Issue > Poetry
Liz Dolan

Liz Dolan

Liz Dolan’s poetry manuscript, A Secret of Long Life, nominated for the Robert McGovern Prize, will soon be published by Cave Moon Press. Her first poetry collection, They Abide, was published by March Street. A six-time Pushcart nominee and winner of Best of the Web, she was a finalist for Best of the Net 2014. She has received fellowships from the Delaware Division of the Arts, The Atlantic Center for the Arts and Martha’s Vineyard.

Masterpiece

Four-year-old Mairead scribbles her name
upside down and backwards on the back
of her drawing so you can see it correctly
from the front. Except
she writes a b instead of a d.

We'll have to call you Maireab.

Maireab Maireab Maireab, she shouts.

Why so many flowers and ladders? I say.

Cant't you see Tommy climbing to heaven?
The flowers are for his Mommy. In the car
she says, he sees us even if we can't see him.
He might be sitting right next to us...
And Baby Nelia and Baby Jesus and God.

It's getting crowded in here, I say.

We need a bus, she laughs, kicking
the back of the seat.
A dead people's bus. Ask Jesus for it,
he's like magic, he walks on water.

Two By Two

On the way to piano lessons an Episcopal bishop reaches
through the radio: Yes, he is gay. He has loved          

two mates: one female, one male. Two sets of hands now poised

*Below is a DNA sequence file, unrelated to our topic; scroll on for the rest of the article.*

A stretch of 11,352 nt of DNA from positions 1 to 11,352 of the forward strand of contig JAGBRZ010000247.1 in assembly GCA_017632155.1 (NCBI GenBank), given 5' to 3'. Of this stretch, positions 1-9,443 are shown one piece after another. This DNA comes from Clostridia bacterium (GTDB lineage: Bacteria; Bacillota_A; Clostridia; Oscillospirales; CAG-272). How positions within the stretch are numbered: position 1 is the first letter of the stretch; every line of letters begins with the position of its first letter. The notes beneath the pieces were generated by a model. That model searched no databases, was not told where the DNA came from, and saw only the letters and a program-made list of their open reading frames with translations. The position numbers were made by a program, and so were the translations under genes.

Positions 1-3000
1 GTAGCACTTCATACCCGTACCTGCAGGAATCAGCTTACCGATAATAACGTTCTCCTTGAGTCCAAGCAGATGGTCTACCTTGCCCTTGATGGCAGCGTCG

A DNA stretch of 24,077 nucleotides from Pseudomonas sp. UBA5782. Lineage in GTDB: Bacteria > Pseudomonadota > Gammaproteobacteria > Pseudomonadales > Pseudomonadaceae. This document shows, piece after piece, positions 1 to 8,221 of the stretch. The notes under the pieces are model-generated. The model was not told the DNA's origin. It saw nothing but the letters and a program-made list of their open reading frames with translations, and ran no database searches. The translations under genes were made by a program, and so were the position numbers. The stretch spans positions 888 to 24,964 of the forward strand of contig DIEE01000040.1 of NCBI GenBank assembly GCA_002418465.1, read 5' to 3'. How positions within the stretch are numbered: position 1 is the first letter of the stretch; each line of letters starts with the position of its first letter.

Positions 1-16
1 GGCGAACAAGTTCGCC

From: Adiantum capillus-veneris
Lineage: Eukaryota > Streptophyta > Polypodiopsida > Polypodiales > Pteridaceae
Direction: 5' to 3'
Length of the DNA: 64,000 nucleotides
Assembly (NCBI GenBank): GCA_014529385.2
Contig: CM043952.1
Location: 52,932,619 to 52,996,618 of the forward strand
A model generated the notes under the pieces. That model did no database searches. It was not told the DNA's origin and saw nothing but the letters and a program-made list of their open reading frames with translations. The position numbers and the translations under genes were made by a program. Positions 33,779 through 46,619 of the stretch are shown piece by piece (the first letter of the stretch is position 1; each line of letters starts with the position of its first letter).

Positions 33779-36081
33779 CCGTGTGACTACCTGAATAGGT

above the ivory, Ms. Dickens tells my grandson, Mikey, to linger

on the notes; two notes, played together, create harmony.
Mikey's body exudes harmony. When he was four

he told me he ran faster with his feet on. As he plunks the piano,
her Pomeranians chime in. Be light-fingered, she says.

How long before he learns piano playing is gay?

A bloomless Christmas cactus sits on a glass pedestal.
Daffodils sprout on their greens, a rainy January day.

Driving to work, I used to listen to the Reverend Bob Cook, a Baptist.
His mellifluous Hello, Beloved, how in the world are you?

flooded my car with light. As a motherless boy,
a portly woman nurtured him. She tiptoed through their church,

infused with the Spirit, waving her lace hanky. Praise Jesus!
Alleluia, Jesus! Years passed. The Reverend's voice weakened.

One day: silence. Under the spires of the GWB I wept.
Walk with the King today and be a blessing.... On the way home,      

we pass the house of a friend who lost her grandchild           
at Sandy Hook. She was six, autistic. Her name was Jennifer Grace Gay.

She loved the color purple. She never spoke.

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